In our current political climate, art history is more important than ever before: Infosys Prize winner Kavita Singh

Shahid Tantray For The Caravan

On 5 January, Kavita Singh, an art historian, was awarded the Infosys Prize in the humanities category. The Infosys Science Foundation awards the annual prize to recognise the work of scientists and researchers. The award includes a gold medal, a citation, and a cash prize of $100,000. Singh is currently a professor at the Jawaharlal Nehru University in Delhi, and the dean of the university’s school of art and aesthetics. According to the Infosys Science Foundation, she won the award for her “illuminating study of Mughal, Rajput and Deccan art” and for her “insightful writing” on the role of museums in an “increasingly conflicted world.”

After Singh arrived in Bengaluru for the award ceremony, she received an email notifying her that the JNU vice chancellor had rejected her leave application. In her acceptance speech, Singh joked that her presence at the ceremony was “illegitimate,” and described the current state of affairs at JNU as “comically bad.”The independent journalists Nandita Jayaraj and Aashima Dogra interviewed Singh after the award ceremony, and later continued over email. Singh spoke about working at JNU under the present administration, the role of gender in academia, and the political significance of her research on museums. “The museum is the key institution that really decides for us what survives, what becomes heritage, how we think about it and why we should value it,” she said. “My writings in this area have addressed nationalism and the role of the museum in shoring up national identity.”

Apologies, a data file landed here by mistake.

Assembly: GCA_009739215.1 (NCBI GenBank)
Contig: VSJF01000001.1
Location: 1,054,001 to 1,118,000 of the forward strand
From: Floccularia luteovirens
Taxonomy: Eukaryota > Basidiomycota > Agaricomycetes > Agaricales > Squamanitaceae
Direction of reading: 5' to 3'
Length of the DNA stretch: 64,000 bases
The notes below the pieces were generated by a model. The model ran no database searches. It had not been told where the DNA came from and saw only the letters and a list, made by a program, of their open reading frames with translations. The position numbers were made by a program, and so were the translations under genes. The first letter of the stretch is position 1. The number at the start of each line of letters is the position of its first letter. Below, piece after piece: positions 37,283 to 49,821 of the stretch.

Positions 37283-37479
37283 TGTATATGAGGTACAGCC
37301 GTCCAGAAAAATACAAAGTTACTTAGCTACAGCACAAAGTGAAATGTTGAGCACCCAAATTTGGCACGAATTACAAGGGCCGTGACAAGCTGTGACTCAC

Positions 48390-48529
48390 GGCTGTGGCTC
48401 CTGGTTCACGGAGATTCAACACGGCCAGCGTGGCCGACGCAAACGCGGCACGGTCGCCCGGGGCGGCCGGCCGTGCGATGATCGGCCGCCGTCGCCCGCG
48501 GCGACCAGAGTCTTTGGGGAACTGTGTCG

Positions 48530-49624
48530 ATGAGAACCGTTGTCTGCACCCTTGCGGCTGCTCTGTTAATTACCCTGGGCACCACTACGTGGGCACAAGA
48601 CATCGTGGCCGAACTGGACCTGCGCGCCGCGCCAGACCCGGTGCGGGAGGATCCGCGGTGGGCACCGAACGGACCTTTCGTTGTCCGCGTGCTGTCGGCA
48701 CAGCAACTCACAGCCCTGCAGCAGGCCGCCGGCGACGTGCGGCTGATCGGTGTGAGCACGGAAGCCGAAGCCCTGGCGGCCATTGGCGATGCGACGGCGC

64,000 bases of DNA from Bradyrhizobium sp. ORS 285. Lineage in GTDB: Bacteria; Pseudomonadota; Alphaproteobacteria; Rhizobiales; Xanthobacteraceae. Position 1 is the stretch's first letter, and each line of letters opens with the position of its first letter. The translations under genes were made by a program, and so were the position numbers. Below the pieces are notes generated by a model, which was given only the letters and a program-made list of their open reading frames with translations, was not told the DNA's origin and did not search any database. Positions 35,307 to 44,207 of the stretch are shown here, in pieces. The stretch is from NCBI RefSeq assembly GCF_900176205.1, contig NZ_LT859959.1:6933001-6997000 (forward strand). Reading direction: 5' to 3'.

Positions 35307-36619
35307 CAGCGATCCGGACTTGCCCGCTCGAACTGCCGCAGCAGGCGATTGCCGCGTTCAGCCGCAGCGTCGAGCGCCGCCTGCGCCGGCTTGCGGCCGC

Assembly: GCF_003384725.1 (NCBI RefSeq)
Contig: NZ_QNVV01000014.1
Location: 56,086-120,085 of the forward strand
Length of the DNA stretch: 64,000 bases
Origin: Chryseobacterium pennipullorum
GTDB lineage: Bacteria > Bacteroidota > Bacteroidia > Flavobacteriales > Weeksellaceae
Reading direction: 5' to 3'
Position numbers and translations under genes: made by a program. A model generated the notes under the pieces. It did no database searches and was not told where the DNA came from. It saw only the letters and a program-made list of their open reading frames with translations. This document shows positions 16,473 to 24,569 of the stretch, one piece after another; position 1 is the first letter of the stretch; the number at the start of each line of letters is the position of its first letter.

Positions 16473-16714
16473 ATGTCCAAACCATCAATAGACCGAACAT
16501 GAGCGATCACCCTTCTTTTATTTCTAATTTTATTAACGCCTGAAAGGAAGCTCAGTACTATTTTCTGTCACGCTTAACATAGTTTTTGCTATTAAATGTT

Nandita Jayaraj and Aashima Dogra: Tell us more about your work on Mughal, Rajput and Deccan art and the significance of museums. What is its importance in today’s times, especially when there is an effort to erase, for example, parts of India’s Mughal history.
Kavita Singh: I work on two different areas in art history—the history of Indian courtly painting and museum studies. I always thought of museum studies as the more explicitly political area of my work, but as time progresses, the work on Indian painting takes on unanticipated political significance. As you rightly point out, the erasure of the role of the Mughals in Indian history, for instance, means any sort of work in the area shines a light in a corner that some would rather was left unseen.

The work of many eminent scholars of Indian painting has explicitly or implicitly treated Mughal culture as exclusively Islamic and Rajput culture as exclusively Hindu. The two spheres are presented as though they are independent of each other and the art produced is entirely distinct in form, function and inspiration. This is not true. The two spheres were deeply enmeshed with each other. I have tried to show this in some of my work, by pointing out how artists migrating from Mughal to Rajput courts reuse Mughal imagery to serve new needs, or to suggest the way in which Radha-Krishna imagery underlies a painting of a Mughal emperor with his beloved. I hope to demonstrate the ways in which our current-day simplifications and binaries are distortions of the past.